HMRC intends to change the rules on transferring assets between spouses and civil partners who are in the process of separating and are no longer living together.
What are the current rules?
Currently, spouses and civil partners can transfer assets between themselves without any tax ramifications, up to, and including, the year they permanently separate. After this, any transfer of assets is subject to Capital Gains Tax (CGT).
What this means is if you had bought an asset and it had doubled in price, if you transferred it to your spouse the year after you had permanently separated, the tax payable would be as if you had sold it to a third party.
This tends to mean tax bills can be incurred when assets are transferred as part of the financial settlement.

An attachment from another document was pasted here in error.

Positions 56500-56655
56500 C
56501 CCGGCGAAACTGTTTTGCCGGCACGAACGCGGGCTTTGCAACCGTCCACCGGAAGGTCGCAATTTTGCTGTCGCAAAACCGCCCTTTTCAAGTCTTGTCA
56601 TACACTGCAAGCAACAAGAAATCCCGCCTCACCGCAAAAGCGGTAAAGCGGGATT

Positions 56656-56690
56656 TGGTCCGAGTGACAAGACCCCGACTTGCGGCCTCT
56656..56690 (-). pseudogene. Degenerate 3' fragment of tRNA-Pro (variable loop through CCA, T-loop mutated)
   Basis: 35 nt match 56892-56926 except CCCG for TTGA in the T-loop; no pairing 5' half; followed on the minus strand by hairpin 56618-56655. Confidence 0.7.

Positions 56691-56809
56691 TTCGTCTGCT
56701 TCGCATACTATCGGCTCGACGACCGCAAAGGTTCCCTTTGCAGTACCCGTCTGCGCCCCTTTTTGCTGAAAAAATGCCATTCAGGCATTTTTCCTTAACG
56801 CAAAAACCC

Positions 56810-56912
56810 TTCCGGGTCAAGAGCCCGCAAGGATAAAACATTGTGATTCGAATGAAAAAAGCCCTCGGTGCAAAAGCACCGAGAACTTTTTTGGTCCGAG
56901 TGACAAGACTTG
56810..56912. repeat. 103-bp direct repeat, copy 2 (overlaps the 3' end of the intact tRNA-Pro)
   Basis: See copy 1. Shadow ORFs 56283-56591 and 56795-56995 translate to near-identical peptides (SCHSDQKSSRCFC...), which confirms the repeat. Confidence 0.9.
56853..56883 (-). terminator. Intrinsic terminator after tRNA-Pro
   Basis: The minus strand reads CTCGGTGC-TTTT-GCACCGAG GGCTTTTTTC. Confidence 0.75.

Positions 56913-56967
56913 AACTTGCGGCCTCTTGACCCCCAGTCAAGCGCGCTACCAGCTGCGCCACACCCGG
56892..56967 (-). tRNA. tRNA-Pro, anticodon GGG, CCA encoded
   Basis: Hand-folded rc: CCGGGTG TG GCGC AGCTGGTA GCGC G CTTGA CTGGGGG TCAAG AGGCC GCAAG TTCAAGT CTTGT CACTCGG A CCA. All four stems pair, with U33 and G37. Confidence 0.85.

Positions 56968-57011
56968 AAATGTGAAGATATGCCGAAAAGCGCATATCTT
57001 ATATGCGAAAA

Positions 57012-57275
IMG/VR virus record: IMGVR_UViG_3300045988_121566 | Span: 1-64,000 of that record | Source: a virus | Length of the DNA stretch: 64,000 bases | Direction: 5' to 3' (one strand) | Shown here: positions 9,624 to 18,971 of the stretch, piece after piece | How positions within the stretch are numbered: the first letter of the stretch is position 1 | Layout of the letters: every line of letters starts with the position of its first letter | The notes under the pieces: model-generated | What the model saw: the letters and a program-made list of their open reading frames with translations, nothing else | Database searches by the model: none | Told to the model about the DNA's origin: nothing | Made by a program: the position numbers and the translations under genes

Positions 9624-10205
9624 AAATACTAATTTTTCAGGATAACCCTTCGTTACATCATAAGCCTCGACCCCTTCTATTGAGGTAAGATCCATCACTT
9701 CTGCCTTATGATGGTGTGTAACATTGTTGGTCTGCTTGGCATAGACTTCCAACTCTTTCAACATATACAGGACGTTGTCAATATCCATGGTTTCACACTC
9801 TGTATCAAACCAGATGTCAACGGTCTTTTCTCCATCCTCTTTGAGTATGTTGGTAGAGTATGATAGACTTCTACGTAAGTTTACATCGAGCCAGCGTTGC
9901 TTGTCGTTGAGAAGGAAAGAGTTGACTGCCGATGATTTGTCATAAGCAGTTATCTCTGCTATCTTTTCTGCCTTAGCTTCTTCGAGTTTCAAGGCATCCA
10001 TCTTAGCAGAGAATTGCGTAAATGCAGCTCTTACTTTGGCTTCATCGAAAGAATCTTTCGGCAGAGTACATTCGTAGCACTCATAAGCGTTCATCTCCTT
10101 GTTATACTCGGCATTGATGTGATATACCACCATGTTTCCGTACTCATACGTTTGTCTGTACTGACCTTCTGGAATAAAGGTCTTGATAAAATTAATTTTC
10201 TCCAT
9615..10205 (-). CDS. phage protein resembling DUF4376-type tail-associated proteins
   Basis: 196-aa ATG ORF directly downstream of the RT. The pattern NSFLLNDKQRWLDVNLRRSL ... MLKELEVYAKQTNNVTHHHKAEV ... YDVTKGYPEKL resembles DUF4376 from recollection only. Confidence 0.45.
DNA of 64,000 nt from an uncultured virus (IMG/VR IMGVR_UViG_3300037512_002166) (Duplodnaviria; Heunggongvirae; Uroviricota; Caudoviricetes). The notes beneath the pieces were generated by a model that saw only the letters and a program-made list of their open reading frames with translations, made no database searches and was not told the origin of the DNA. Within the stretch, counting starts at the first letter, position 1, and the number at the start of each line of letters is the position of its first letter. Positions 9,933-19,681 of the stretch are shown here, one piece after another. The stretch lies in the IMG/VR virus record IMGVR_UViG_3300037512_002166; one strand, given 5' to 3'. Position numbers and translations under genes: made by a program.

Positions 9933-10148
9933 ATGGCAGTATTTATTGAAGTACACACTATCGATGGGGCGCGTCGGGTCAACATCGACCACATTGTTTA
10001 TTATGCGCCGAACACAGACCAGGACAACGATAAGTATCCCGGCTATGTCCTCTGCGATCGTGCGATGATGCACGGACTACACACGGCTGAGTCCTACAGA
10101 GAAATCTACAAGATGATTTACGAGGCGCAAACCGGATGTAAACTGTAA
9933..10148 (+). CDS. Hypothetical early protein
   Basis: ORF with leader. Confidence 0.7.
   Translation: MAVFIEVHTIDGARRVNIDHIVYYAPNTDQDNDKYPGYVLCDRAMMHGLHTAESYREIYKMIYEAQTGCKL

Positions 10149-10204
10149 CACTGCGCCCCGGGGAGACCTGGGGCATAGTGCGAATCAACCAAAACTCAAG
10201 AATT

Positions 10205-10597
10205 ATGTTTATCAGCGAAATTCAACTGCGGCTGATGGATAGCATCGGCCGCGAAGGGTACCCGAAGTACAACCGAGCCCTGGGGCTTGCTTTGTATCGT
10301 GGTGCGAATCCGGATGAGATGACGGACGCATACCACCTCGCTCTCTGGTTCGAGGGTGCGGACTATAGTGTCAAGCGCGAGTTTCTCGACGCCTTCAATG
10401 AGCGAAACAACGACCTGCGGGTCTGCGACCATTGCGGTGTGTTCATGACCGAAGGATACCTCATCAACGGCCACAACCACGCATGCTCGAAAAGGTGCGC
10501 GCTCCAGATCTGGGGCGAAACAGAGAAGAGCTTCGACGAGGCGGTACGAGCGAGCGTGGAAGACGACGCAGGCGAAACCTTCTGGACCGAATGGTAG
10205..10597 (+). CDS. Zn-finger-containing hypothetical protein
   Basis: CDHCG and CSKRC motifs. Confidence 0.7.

What are the proposed changes?
The proposed rules for disposals on or after 6 April 2023 are intended to provide valuable time for spouses and civil partners in the process of separating to organise their financial affairs without unwelcome CGT liabilities, which is positive news.
The first change is that spouses and civil partners can transfer assets between themselves without any tax ramifications, up to three years after permanent separation. If the asset is being transferred as part of a divorce settlement, the transfer can happen at any time with no tax ramifications.
The second change ensures that a spouse or civil partner who retains an interest in the former matrimonial home will have the same preferential tax treatment as if they had lived in it when it is sold.
So separating couples don’t need to worry about tax?
Although the proposals are welcome, separating couples will need still need to consider the tax consequences of their proposed financial settlement. Whilst these proposals cover transfers if assets need to be sold to fund a divorce settlement, CGT may still arise. They also do not cover income tax which may be applicable.